Kenyans to Miss Retirement Goals by 50%, Urged to Seek High-quality Financial Advice

Kenyans to Miss Retirement Goals by 50%, Urged to Seek High-quality Financial Advice

Wealth expectancy shows how far the wealth creators’ savings and investments will take them.

Kenyans demonstrate a significant wealth expectancy gap with a majority expected to fall short of their aspirations by 60 years of age according to the Standard Chartered report.

Standard Chartered, in its inaugural “Wealth Expectancy Report 2019,” found out that 66 percent of Kenya’s savers will be less than halfway to achieving their wealth aspiration, while almost a third will be more than 80 percent away from their target.

This is attributed to low pensions and a general preference to invest in entrepreneurship over retirement.

“In Kenya, wealth creators are more driven to start or fund a new business and have a larger wealth expectancy gap than our study average with low statutory pensions providing little additional income at peak wealth,” reads the report.

The report notes that Kenya’s thriving culture of entrepreneurship maybe boosting Kenyans’ prosperity levels, “but many wealth creators still need to make changes to their financial habits to achieve their personal wealth goals.”

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Standard Chartered’s new Expectancy Report 2019

The report reveals that the average wealth expectancy of Kenyans with enough disposable income to save and invest is KSh63.6 million for the emerging affluent, KSh68.4million for the affluent and KSh77.2 million for high-net-worth individuals (HNWIs).

On average, this would give people in Kenya KSh222,000 to live on per month during retirement, much less than both their current income and their wealth aspiration.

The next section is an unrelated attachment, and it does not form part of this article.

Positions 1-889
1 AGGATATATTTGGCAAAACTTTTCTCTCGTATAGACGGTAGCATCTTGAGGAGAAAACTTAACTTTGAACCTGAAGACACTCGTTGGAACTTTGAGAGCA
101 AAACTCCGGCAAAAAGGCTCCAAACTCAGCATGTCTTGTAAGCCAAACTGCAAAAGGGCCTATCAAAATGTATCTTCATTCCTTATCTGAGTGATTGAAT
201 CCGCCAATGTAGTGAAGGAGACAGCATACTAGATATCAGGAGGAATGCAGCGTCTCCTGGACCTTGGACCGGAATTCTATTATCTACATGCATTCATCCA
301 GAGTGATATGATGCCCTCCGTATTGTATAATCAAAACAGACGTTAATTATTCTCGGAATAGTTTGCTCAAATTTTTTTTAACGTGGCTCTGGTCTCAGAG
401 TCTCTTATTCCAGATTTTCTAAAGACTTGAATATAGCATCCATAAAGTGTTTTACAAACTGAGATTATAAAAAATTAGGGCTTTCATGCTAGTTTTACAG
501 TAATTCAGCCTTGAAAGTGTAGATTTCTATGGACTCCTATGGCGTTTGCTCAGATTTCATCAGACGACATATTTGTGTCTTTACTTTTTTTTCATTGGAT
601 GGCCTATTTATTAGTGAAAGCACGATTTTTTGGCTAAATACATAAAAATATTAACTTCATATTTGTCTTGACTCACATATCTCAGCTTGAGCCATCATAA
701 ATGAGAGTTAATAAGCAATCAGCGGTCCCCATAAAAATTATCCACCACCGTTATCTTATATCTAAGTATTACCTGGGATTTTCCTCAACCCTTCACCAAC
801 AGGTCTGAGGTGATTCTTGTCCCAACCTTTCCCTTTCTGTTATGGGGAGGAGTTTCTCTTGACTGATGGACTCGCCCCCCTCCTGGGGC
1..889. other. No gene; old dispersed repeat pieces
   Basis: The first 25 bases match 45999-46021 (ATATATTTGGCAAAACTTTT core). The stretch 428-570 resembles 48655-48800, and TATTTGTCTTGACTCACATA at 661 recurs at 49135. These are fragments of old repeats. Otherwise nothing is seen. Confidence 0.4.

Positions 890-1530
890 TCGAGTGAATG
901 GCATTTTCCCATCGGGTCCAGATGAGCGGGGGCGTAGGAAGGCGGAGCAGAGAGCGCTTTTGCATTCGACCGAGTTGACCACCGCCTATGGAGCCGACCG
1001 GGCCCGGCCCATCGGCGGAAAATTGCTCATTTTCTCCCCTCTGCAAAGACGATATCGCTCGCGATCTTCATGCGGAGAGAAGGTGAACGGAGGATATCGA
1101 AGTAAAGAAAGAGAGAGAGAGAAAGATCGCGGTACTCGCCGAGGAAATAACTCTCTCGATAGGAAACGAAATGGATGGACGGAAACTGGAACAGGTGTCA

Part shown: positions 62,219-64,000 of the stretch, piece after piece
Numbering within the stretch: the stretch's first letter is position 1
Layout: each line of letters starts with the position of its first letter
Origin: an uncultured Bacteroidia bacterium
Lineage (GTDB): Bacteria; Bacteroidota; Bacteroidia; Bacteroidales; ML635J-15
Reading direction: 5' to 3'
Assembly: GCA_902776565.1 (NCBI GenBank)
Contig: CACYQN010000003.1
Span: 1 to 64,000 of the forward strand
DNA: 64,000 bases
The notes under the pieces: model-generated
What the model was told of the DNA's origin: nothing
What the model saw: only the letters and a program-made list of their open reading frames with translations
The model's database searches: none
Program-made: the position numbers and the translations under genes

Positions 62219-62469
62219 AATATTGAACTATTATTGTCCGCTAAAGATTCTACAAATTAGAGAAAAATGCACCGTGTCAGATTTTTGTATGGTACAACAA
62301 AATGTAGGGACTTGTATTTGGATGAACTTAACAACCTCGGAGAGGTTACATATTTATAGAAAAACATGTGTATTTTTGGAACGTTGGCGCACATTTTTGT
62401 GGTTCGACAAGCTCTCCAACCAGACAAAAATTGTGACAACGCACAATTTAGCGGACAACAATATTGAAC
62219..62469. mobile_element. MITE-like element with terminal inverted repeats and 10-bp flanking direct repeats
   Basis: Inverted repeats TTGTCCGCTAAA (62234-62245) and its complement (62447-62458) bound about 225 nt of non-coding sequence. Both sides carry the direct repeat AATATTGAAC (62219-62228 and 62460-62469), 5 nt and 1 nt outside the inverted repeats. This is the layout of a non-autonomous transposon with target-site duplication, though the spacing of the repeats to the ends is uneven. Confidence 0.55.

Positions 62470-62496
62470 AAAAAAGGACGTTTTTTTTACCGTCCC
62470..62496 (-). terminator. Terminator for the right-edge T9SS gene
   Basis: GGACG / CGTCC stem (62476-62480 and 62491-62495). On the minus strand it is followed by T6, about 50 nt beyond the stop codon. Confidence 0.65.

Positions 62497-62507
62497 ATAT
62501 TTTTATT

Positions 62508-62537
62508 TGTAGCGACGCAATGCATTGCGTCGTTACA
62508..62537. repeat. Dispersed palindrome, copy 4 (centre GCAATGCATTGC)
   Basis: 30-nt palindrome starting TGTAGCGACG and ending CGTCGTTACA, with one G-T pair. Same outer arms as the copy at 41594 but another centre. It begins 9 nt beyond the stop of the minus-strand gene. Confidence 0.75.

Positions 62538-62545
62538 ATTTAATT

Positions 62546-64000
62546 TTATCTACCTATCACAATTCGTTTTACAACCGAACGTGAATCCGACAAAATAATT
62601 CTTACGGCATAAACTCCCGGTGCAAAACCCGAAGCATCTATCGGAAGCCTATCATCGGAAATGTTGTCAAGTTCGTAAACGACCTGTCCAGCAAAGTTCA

“Kenya’s wealth creators could benefit from considering their financial habits and ensuring they seek high-quality financial advice to help them achieve the lifestyle they are aiming for.”

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The inaugural report found that 56% of people in 10 of the world’s fastest-growing economies have retirement goals around twice the size of their likely pension pots at age 60.

The report examined the saving and investment habits of 10,000 emerging affluent, affluent and high-net-worth individuals (HNWIs) across 10 fast-growing economies – China, Hong Kong, India, Kenya, Malaysia, Pakistan, Singapore, South Korea, Taiwan and the United Arab Emirates.

According to the report, 59% of people rely primarily on savings accounts to achieve their top financial goals, while just 37% invest in stocks or equities.

“Most people primarily use savings accounts to grow their wealth,” said Morillo. “This potentially puts them at a disadvantage as the ‘real’ returns on these savings after inflation can often be disappointing compared to investments in the long run.”